For hundreds of years, pilgrims and oppressed Muslims from that continent traveled to Makkah and Madinah, and chose to make those cities their home. They came mainly from Chad, Burkina Faso, Gambia, Mali, Senegal and especially Nigeria.
“My family arrived in Hijaz in 1903, from Nigeria. The main reason for their emigration was British colonization,” Dr. Mohammed Faheem, 70, professor of comparative education at Umm Al-Qura University in Makkah, told Arab News.
The British colonized Africa to exploit its natural resources, bringing with them Western education, the English language and Christianity. There was resistance, particularly among Muslims in the north, but with no organized army or modern weapons they were no match for the might of the British Empire.
Many chose to journey east, where they knew they could feel safe in lands that would be forever Muslim. “They passed through Chad and Sudan, and then the final destination was the Hijazi lands of the Arabian peninsula,” Dr. Faheem said.
“Some of the immigrants already had knowledge of the Arabic languages, and Islamic studies, and they worked as judges, scholars and teachers in the holy mosque. My grandfather was one of those. Others were laborers.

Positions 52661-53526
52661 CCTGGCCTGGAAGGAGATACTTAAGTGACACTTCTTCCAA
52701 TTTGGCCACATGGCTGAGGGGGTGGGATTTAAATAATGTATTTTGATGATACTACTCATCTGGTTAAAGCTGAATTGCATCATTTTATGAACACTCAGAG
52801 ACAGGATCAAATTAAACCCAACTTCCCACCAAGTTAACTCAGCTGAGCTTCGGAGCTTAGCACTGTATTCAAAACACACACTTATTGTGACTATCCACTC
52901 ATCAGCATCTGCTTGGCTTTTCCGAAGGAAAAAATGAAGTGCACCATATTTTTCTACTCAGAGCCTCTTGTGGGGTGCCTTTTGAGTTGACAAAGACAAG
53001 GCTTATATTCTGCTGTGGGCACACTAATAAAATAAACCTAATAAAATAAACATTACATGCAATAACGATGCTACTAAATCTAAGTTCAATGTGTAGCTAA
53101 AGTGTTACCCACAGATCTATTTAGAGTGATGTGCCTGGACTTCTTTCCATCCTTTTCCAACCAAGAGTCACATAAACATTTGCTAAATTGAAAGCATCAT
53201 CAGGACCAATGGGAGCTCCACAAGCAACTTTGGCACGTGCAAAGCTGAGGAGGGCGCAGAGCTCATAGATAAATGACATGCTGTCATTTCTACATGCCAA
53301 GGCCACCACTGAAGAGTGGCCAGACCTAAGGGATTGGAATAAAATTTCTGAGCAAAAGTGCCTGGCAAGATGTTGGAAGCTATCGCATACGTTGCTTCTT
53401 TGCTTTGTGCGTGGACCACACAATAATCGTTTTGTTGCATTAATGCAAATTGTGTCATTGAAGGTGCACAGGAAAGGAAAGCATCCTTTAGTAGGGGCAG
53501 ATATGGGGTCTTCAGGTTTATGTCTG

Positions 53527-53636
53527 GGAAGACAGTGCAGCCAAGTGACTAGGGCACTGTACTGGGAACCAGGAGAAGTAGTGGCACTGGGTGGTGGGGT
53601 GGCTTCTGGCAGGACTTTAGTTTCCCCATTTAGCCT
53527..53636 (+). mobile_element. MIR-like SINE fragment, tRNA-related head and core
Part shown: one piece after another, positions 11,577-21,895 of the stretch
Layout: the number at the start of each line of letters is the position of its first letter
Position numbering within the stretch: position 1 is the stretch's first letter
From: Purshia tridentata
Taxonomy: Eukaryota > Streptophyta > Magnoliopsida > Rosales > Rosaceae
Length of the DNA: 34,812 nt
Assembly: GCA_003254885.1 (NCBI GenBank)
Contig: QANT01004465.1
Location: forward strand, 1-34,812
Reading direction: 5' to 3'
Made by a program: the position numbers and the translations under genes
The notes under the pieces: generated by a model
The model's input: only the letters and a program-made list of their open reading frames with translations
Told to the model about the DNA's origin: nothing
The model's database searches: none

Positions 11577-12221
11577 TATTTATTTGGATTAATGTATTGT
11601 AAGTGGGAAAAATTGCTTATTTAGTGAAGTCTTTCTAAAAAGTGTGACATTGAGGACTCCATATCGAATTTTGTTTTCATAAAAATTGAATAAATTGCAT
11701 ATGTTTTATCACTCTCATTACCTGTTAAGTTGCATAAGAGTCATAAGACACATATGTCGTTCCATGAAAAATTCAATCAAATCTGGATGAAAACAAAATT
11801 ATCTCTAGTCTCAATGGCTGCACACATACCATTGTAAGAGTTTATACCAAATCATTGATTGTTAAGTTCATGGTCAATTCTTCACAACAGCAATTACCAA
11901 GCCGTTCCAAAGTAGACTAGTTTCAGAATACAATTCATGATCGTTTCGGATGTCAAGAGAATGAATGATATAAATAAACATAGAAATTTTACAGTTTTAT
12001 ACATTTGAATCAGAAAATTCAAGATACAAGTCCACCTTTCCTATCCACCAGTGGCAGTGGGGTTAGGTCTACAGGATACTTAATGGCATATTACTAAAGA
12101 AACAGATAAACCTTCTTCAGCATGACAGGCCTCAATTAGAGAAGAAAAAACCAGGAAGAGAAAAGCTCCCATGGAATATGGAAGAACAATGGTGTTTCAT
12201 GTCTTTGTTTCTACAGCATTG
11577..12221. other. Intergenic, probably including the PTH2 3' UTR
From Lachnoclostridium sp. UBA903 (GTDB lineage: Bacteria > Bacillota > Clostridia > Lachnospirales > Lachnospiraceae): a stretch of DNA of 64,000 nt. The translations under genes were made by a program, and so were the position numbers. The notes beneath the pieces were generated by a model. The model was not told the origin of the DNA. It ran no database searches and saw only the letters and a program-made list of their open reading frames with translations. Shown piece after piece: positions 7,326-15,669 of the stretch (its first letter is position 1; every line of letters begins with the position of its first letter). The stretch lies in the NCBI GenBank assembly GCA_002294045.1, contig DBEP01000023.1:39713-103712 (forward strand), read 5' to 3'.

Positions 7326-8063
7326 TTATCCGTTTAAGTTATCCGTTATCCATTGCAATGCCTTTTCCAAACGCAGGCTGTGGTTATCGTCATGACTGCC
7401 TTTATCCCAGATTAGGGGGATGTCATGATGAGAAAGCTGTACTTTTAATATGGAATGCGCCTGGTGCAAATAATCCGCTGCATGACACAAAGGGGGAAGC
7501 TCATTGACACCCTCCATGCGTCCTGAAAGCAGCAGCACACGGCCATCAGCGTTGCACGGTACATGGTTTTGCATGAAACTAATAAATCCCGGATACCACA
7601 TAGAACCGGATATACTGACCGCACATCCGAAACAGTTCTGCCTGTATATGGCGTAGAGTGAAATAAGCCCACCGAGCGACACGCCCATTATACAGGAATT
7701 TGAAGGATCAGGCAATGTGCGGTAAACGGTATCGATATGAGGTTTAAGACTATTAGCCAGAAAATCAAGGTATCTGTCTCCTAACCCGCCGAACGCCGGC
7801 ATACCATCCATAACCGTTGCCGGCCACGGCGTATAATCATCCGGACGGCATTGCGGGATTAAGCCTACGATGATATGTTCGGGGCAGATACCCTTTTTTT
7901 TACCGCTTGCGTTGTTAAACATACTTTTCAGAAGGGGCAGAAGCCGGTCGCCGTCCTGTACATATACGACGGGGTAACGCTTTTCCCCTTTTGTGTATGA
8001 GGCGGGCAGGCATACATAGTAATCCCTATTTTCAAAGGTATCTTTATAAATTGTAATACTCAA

“Western education, or modern education, arrived in Nigeria with British colonization. For that reason, Nigerians believed that modern education should be forbidden from a religious perspective. That idea remained with many of them, even when they came to Hijaz. Very few people would accept sending their children to modern schools, even in Saudi Arabia. They would only send their children to traditional Islamic schools.”
There is a legacy of that mistrust in Nigeria to this day. The literal meaning of Boko Haram, the Nigerian extremist militia, is “Western education is forbidden.”
The best known Saudi families of African descent are Fallatah, Hausawi and Barnawi. They all used to live in one area near to each other in Makkah.
“Each tribe has its own language named after them,” Dr. Faheem said. “There are the Hausa, Fallata, and Borno languages, and they were spoken in that area of Makkah.
“I myself speak the Fallatah language, and when I traveled to the US to study, I was keen to improve my African language and I chose it as the second mandatory language to maintain my higher education.
“When I was younger, we used to speak our own language at home and switch to Arabic when we went outside, but younger generations no longer have that bond with their origins.
“They did not have the life we had, we lived closer to our roots because we lived among those who moved from West Africa to live here.”
Not all black Saudis, however, trace their origins to West Africa. While there has been no official survey of the country’s ethnic diversity, many Saudis are Afro-Arabs who came from places such as Sudan and Djibouti.
But whatever your origins, Dr. Faheem said, respect for your roots does not conflict with your loyalty to your country and your people.